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Cheap Sushi and Chinese food may be soon end in Canada.


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Those restaurants owners need to pay tax now.

Court zaps Richmond firm for tax evasion software


Pius Chan (left), chief operator of InfoSpec Systems Inc., is seen here in an April 2011 photo with MLA John Yap (right) at a fundraiser for the Royal Canadian Army Cadet Corps. InfoSpec was found guilty in June 2012 of one count of fraud over $5,000 and sentenced to a $100,000 fine. (PHOTO SUBMITTED)


A Richmond computer company operated by a prominent businessman was stung with a $100,000 fine after the court found it supplied “zapper” transaction eraser tools for restaurants to commit tax evasion.

A B.C. Supreme Court judge found Pius Chan, chief operator of InfoSpec Systems Inc., was the “directing mind” of a fraudulent operation selling the devices to two Winnipeg restaurants.

The Shell Road company was found guilty last month on one count of fraud over $5,000 and sentenced Friday.

“Mr. Chan was also careful in concealing his involvement by insisting that the payment be made in cash and that there would be no receipt provided,” the judge wrote about the Winnipeg cases.

A Canada Revenue Agency audit for a further 14 restaurants, to which a former InfoSpec employee sold the devices, found $3.4 million in lost taxation between 2000 and 2008.

The “zappers” are programs designed to “delete or alter” restaurant transactions, allowing businesses to pocket cash sales without declaring revenue.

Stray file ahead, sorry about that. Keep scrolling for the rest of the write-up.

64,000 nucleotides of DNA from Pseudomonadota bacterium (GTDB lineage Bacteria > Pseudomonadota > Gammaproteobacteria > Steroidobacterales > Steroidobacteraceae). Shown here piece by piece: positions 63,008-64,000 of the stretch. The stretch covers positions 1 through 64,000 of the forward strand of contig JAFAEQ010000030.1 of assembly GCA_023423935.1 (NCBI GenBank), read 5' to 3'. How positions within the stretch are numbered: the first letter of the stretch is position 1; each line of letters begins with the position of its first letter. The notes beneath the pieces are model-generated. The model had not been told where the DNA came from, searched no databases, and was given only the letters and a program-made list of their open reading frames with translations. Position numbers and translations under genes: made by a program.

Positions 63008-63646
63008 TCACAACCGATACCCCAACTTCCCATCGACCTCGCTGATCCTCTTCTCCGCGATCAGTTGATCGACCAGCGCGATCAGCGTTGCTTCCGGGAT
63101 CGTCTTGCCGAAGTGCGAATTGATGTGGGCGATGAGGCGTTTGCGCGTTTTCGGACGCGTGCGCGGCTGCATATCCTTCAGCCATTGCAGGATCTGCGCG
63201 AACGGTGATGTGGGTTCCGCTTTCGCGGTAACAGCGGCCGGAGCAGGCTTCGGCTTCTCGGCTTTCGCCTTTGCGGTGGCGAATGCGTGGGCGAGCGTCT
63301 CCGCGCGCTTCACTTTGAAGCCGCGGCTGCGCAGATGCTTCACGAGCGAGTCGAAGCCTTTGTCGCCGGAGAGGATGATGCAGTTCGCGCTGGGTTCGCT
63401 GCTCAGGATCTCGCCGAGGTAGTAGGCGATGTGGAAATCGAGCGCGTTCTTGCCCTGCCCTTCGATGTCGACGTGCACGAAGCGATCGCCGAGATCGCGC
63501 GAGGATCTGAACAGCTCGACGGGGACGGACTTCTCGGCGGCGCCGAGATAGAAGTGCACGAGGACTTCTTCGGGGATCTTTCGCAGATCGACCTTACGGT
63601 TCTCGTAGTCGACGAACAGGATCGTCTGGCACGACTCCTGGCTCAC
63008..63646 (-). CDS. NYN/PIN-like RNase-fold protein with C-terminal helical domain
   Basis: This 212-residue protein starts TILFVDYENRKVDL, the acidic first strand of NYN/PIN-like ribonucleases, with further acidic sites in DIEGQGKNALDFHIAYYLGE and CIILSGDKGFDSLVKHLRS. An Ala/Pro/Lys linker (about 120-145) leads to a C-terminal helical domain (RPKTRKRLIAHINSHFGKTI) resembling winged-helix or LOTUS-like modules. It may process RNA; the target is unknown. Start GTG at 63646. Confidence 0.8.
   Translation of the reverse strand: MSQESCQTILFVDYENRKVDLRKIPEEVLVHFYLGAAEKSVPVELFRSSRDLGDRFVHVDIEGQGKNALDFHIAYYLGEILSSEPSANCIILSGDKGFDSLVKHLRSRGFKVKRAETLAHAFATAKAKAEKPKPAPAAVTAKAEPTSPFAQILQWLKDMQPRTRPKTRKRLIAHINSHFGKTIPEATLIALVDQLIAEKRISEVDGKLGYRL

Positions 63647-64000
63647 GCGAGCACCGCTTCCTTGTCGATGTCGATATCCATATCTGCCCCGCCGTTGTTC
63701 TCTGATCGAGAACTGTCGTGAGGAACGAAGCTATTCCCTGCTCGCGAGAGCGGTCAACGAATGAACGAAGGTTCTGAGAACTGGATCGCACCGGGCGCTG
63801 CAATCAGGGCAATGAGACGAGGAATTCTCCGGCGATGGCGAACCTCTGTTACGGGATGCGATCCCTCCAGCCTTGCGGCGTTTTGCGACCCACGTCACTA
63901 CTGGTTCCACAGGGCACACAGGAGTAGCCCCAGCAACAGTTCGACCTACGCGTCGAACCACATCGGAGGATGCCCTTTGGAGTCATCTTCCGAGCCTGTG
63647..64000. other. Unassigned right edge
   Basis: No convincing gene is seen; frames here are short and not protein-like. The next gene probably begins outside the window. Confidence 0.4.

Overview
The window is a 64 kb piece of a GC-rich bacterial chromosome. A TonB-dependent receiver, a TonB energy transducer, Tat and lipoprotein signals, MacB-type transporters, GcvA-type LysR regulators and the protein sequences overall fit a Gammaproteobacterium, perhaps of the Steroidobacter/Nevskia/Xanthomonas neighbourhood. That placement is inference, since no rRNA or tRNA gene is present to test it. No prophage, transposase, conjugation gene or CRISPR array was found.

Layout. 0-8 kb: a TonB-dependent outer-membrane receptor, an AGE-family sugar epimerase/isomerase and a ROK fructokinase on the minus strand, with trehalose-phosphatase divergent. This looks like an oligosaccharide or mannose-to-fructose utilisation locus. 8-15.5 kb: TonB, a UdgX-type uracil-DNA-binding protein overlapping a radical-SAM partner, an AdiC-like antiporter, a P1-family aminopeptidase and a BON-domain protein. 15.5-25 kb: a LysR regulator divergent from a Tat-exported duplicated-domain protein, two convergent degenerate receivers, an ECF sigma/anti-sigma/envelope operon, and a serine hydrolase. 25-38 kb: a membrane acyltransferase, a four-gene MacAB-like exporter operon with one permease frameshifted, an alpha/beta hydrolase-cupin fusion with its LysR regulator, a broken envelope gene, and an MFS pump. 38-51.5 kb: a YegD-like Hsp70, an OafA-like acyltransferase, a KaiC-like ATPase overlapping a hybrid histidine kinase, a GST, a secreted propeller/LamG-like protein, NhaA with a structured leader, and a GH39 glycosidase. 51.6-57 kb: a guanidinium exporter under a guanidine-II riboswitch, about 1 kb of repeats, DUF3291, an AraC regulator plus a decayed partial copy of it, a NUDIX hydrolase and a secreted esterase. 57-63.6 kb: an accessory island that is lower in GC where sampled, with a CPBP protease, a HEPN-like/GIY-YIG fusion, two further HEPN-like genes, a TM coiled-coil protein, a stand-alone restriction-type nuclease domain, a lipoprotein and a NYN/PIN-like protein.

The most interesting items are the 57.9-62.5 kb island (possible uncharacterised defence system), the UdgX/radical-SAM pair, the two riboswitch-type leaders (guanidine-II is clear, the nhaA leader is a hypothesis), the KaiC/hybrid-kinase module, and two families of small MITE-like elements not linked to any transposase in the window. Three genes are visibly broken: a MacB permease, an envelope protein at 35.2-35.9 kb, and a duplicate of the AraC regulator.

The court found the devices were sold for $1,500, along with a legitimate accounting program and support-services package.

Chan, current president of the Chinese Federation of Commerce of Canada, is a former Richmond Chamber of Commerce director.

CFCC vice president Hans Wong said Monday the board was not aware of the case.

“It’s a personal private business, the association is not involved. We are not in a position to comment,” he told 24 hours.

“I have to go to the board first, to see what it’s all about, before we will work a public announcement.”

According to the CRA, Vancouver restaurateur Woei Kwong Teo was fined $142,934 and ordered to serve 20 months house arrest in 2010 after the agency found information linking the Honjin Sushi operator to the case. Neither Chan nor Teo could be reached for comment Monday.
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Not that the topic has anything to do with the title...

Anyways, "cheap sushi in Canada" is definitely a notion supplied by a Vancouverite. Anyone who has lived in Vancouver and has also lived elsewhere is usually shocked by how big a price difference there is in sushi. When I am living in North Vancouver the usual combo I get from any number of sushi restaurants is around $10. Getting something similar from Vancouver Island costs nearly $20 and on my travels I have found this is about average.

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